Know what happens to the debt in your deceased estate

Debt follows us to the grave and understanding what happens to it thereafter is critical to effective estate planning. To a large extent, what happens to your debt depends on your estate’s solvency, the type of debt owed by the estate, whether the debt is guaranteed or co-signed, the nature of your marriage contract, and the terms of your will. Here’s what to know.

Understanding the role of your executor

At the outset, it is important to understand the important role that your executor plays in handling the debt in your deceased estate and the extent of their mandate in administering your affairs. In the event of your passing, all your assets, income, and liabilities are referred to legally as a ‘deceased estate’. Once your death is reported to the Master of the High Court, the office’s first task is to appoint an executor to your estate who will thereafter become your estate’s legal representative whose job will include discharging the debts in your estate. When it comes to settling the estate’s debt, keep in mind that the executor is required to settle the estate’s liabilities before distributing anything to the heirs or legatees.

Advertising for creditors

After holding preliminary meetings with your loved ones and preparing a draft inventory, one of the executor’s first jobs will be to advertise in the local newspaper and government gazette for creditors of the estate to come forward and lodge their claims. In this regard, keep in mind that credit does not die and continues after the debtor’s death – thereby giving creditors the right to claim from the deceased estate. As far as the advertising process goes, the executor is required to leave the advert open for a period of 30 days.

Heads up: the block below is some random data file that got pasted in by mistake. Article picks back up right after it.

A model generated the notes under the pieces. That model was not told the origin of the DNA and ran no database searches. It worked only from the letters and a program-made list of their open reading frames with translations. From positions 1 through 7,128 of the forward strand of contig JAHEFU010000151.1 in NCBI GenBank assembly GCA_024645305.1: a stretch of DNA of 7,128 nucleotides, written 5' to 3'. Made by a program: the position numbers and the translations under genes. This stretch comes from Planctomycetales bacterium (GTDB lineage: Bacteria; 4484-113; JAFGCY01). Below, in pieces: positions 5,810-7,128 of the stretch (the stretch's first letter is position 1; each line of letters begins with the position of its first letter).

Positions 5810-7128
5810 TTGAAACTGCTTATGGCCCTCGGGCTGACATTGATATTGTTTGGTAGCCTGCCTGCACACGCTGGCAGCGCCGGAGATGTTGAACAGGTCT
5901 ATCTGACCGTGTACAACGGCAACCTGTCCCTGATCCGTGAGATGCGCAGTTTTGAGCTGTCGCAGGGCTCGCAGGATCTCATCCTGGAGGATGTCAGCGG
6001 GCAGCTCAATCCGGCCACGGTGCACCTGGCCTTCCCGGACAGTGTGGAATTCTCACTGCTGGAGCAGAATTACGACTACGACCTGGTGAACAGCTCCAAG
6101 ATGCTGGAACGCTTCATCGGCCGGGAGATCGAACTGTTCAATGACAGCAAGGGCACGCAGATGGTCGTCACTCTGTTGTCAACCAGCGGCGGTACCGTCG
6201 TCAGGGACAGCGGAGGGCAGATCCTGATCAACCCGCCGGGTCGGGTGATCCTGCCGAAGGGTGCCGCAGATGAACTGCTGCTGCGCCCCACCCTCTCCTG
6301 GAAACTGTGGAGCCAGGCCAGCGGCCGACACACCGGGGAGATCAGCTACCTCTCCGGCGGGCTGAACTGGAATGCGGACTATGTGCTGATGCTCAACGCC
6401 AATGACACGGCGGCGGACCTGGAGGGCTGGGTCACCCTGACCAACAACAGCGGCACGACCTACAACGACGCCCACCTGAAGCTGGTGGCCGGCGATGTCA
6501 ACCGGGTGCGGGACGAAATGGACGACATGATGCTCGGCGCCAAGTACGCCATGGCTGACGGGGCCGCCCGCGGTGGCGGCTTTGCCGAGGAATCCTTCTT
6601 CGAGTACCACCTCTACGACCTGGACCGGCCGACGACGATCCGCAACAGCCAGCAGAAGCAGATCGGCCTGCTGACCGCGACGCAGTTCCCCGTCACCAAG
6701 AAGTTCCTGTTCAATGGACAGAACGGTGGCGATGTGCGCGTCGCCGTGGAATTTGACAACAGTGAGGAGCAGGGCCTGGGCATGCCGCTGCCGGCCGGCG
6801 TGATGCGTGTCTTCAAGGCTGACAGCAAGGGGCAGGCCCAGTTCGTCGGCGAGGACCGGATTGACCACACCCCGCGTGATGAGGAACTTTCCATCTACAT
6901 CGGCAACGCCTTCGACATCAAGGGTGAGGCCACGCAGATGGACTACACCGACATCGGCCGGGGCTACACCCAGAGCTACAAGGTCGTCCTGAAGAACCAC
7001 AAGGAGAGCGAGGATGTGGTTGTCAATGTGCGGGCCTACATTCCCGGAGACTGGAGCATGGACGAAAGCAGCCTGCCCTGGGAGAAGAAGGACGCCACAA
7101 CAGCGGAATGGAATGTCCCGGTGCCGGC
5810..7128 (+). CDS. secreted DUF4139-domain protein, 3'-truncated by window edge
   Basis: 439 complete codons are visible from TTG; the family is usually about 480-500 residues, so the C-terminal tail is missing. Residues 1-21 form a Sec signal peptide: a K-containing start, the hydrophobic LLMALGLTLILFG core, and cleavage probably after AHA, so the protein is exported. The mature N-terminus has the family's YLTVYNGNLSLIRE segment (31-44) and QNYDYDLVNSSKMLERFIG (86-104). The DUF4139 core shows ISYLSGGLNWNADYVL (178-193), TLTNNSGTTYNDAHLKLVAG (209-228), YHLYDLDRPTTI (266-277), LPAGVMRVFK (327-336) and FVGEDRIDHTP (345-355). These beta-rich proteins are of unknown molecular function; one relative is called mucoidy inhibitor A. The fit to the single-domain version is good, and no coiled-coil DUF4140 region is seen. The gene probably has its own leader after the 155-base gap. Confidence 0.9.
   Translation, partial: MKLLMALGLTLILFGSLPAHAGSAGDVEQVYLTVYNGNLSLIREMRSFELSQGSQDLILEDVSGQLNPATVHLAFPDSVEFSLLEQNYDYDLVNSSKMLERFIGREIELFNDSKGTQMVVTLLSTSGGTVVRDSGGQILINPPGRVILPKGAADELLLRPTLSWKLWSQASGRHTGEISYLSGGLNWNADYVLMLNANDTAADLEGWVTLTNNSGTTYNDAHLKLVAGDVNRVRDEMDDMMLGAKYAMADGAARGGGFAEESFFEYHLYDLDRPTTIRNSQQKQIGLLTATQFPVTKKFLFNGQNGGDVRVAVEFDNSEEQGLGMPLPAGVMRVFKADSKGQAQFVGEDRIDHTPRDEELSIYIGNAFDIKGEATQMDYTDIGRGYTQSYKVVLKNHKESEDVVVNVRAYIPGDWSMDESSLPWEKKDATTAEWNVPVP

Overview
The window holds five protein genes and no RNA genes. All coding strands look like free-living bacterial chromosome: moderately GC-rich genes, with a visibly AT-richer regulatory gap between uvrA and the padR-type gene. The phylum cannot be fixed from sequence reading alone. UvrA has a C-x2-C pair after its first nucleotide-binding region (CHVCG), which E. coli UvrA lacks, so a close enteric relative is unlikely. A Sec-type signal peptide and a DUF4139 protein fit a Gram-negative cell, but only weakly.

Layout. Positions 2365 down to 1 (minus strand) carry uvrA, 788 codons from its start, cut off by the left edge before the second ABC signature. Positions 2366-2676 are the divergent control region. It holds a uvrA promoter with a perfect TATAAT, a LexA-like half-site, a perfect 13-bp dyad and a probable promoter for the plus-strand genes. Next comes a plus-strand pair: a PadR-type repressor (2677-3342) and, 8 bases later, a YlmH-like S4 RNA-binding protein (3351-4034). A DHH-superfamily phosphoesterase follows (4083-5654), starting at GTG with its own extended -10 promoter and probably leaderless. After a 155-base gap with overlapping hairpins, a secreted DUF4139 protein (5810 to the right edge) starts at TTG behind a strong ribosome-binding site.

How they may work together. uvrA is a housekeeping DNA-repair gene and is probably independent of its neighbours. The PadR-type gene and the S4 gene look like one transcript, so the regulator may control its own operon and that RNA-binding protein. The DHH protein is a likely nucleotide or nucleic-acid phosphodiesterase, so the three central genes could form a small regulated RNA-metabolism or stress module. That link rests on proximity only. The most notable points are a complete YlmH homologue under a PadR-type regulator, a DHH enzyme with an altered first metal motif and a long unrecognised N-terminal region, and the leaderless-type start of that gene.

The nature of the debt

When assessing the debt in the deceased estate, the executor will need to determine whether the debt is secured or unsecured as this will have bearing on how it is settled. Secured debt is protected by a particular asset, such as fixed property, where the financing institution can hold the property as security in the event of default payment. On the other hand, unsecured debt – such as credit card or retail debt – is not protected by an asset and, in the event of default payment, there is no asset for the bank or financing provider to repossess in order to recover costs.

The existence of joint debt is another factor that can cause complications in a deceased estate, such as where a couple shares a credit card or jointly owns a bonded property – bearing in mind that where debt is shared with another person, all signatories to the debt are responsible for the repayment thereof. So, for instance, if a couple has a joint credit card, the surviving spouse can be held responsible for part or all of the debt on the credit card and, if there is insufficient liquidity to settle the credit card, the surviving spouse may be held responsible for the full amount owing.

If a couple jointly owns a bonded property and the surviving spouse is unable to make the monthly bond repayments, the property may be repossessed by the bank. Where bonded fixed property is bequeathed to one’s children, they may be required to register a bond over the property in their own name and, if unable to qualify for a bond, may be forced to sell the property. Further, keep in mind that where a person has signed as guarantor to the deceased’s debt, that person may be held personally liable for settling the debt if the estate is found to lack liquidity.